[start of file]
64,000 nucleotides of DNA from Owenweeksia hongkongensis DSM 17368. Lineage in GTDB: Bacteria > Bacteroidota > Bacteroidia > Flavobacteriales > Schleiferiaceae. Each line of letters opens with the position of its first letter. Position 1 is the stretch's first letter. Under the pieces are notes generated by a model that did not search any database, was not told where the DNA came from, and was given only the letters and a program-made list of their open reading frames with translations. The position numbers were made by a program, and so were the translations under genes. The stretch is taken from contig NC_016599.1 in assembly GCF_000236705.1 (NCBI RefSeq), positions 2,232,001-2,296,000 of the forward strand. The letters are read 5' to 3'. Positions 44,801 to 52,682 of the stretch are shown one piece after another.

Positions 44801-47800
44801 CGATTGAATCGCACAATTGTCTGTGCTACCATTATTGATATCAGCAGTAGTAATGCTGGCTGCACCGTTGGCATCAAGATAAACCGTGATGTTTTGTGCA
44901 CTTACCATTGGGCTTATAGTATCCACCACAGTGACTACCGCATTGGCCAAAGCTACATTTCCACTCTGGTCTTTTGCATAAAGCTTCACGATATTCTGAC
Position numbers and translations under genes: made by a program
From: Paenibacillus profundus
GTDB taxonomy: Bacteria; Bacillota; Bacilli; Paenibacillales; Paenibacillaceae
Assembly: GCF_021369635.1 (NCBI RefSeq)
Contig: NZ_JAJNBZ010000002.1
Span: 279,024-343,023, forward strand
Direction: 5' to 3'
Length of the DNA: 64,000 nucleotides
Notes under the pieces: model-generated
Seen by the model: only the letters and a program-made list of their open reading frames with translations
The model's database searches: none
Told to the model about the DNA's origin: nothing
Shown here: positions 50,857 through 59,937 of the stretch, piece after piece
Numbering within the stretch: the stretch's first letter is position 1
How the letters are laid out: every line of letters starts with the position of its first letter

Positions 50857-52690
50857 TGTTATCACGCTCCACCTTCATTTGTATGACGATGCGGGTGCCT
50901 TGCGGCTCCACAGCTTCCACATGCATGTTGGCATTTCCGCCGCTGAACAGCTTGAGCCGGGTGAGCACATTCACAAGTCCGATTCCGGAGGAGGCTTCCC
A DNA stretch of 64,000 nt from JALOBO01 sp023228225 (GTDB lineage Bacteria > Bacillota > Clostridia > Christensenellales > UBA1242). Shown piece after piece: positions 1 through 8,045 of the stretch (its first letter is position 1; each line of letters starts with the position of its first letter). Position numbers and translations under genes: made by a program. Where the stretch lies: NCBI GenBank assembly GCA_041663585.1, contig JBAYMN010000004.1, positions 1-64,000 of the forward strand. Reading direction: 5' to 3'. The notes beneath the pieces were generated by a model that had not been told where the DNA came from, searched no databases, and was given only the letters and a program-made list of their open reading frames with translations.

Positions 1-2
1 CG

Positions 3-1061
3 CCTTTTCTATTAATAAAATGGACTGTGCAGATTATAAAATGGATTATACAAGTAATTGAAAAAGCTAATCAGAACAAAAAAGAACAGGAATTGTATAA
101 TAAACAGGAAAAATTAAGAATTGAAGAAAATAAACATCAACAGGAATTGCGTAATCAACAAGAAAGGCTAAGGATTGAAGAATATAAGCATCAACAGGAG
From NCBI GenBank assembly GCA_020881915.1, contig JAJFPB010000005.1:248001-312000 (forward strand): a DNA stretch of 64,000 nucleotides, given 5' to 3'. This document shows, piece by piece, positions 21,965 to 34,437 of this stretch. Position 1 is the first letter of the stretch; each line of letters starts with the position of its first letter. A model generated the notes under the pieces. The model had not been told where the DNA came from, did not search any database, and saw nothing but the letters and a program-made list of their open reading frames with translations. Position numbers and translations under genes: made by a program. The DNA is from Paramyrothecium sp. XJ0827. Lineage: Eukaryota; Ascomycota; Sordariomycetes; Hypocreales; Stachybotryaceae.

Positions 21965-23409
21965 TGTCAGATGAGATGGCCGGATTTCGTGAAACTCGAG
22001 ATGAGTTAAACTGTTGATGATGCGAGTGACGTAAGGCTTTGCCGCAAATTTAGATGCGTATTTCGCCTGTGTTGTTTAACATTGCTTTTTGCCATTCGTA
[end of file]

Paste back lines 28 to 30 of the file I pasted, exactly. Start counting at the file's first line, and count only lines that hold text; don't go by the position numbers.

101 TAAACAGGAAAAATTAAGAATTGAAGAAAATAAACATCAACAGGAATTGCGTAATCAACAAGAAAGGCTAAGGATTGAAGAATATAAGCATCAACAGGAG
From NCBI GenBank assembly GCA_020881915.1, contig JAJFPB010000005.1:248001-312000 (forward strand): a DNA stretch of 64,000 nucleotides, given 5' to 3'. This document shows, piece by piece, positions 21,965 to 34,437 of this stretch. Position 1 is the first letter of the stretch; each line of letters starts with the position of its first letter. A model generated the notes under the pieces. The model had not been told where the DNA came from, did not search any database, and saw nothing but the letters and a program-made list of their open reading frames with translations. Position numbers and translations under genes: made by a program. The DNA is from Paramyrothecium sp. XJ0827. Lineage: Eukaryota; Ascomycota; Sordariomycetes; Hypocreales; Stachybotryaceae.

Positions 21965-23409